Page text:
With the Quebec Agreement signed by President Roosevelt and Prime Minister Winston Churchill in August 1943, the British were invited to join the Manhattan Project, despite General Groves’ reservations. In hindsight, the Manhattan Project may never have succeeded before the end of the war without the contributions of the British.
The British Mission was led by Nobel Prize winner James Chadwick, discoverer of the neutron and Britain’s most prominent nuclear physicist. Other notables included Cyril Smith, a renowned metallurgist, and Otto Frisch and Rudolf Peierls, who assessed the chances of developing an atomic bomb. About one-third had recently arrived in Britain as refugees from Germany or Nazi-occupied countries. Others were among England’s best experimental physicists who were well versed in engineering and hydrodynamics. The group also included Klaus Fuchs, a brilliant physicist who provided invaluable information to the Soviets about the atomic bomb.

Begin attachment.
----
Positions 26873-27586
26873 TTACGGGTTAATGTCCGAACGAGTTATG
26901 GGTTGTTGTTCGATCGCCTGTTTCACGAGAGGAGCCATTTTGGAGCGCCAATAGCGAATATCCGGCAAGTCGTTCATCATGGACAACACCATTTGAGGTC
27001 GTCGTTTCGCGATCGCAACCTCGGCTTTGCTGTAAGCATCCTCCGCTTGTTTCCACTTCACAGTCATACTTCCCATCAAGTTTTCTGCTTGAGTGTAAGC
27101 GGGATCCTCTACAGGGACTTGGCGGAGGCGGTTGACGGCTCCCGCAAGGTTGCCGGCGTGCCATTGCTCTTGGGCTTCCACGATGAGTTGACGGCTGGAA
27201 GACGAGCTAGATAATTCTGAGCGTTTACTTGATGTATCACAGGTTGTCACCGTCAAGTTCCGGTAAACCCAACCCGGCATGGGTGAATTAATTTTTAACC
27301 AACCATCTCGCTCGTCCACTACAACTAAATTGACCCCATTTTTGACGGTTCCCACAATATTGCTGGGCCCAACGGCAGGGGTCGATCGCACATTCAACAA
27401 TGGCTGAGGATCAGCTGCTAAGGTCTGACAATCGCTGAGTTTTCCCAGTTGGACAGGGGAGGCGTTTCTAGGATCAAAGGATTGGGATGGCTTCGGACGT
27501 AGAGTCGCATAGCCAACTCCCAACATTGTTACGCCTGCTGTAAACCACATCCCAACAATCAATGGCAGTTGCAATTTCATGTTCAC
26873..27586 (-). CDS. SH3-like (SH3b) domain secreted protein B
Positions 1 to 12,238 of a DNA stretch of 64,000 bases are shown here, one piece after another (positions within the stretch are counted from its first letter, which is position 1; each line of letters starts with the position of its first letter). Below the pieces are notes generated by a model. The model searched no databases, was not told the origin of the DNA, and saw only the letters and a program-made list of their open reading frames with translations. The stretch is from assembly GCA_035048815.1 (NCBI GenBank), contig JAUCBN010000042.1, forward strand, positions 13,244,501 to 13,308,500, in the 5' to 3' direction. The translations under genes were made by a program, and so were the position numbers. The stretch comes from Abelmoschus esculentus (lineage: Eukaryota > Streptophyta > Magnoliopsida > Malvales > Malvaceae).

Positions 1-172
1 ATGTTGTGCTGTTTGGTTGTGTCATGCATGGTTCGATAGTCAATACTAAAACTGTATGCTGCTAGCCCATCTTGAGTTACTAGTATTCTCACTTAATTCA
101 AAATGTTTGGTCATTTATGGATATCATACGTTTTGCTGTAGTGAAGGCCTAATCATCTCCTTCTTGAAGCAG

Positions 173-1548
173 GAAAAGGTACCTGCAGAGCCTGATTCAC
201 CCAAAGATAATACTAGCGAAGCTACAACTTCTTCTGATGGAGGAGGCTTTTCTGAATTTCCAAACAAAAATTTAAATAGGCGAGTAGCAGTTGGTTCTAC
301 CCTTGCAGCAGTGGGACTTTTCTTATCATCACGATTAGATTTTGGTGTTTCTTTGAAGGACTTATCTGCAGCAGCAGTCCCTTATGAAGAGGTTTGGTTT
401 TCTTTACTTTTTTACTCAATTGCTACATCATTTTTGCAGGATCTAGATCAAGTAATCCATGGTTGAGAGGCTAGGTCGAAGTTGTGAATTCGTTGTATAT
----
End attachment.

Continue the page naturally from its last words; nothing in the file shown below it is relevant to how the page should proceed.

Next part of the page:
In “Manhattan,” Winter’s team already has one British physicist, Paul Crosley, but this week we see the formal arrival of scientists from the British Mission. One of the British physicists, William Hogarth, immediately gets off on the wrong foot with Winter, both personally (after sleeping with several women) and professionally. He tells Winter, "A thousand geniuses couldn't master implosion in a thousand millennia,” and shows him calculations disproving the implosion method. Just as Charlie realizes Thin Man won’t work, Winter begins to doubt the implosion method. This leaves both the plutonium groups at Los Alamos in a serious quandary.